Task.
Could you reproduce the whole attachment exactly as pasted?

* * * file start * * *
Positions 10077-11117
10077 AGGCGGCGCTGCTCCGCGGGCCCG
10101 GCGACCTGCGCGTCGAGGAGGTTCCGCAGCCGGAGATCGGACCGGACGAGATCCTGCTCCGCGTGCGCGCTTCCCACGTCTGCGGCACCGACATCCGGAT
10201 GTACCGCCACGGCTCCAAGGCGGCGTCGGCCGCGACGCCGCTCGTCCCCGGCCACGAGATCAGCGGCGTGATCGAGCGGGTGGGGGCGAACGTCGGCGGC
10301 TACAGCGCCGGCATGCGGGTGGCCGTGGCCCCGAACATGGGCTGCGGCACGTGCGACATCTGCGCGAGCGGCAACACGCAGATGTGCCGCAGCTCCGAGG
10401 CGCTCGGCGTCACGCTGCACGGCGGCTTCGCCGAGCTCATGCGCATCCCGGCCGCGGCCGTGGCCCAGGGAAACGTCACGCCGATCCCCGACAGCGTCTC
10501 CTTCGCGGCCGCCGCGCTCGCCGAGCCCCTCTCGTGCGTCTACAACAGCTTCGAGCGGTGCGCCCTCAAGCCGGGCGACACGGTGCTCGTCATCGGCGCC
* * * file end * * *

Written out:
Positions 10077-11117
10077 AGGCGGCGCTGCTCCGCGGGCCCG
10101 GCGACCTGCGCGTCGAGGAGGTTCCGCAGCCGGAGATCGGACCGGACGAGATCCTGCTCCGCGTGCGCGCTTCCCACGTCTGCGGCACCGACATCCGGAT
10201 GTACCGCCACGGCTCCAAGGCGGCGTCGGCCGCGACGCCGCTCGTCCCCGGCCACGAGATCAGCGGCGTGATCGAGCGGGTGGGGGCGAACGTCGGCGGC
10301 TACAGCGCCGGCATGCGGGTGGCCGTGGCCCCGAACATGGGCTGCGGCACGTGCGACATCTGCGCGAGCGGCAACACGCAGATGTGCCGCAGCTCCGAGG
10401 CGCTCGGCGTCACGCTGCACGGCGGCTTCGCCGAGCTCATGCGCATCCCGGCCGCGGCCGTGGCCCAGGGAAACGTCACGCCGATCCCCGACAGCGTCTC
10501 CTTCGCGGCCGCCGCGCTCGCCGAGCCCCTCTCGTGCGTCTACAACAGCTTCGAGCGGTGCGCCCTCAAGCCGGGCGACACGGTGCTCGTCATCGGCGCC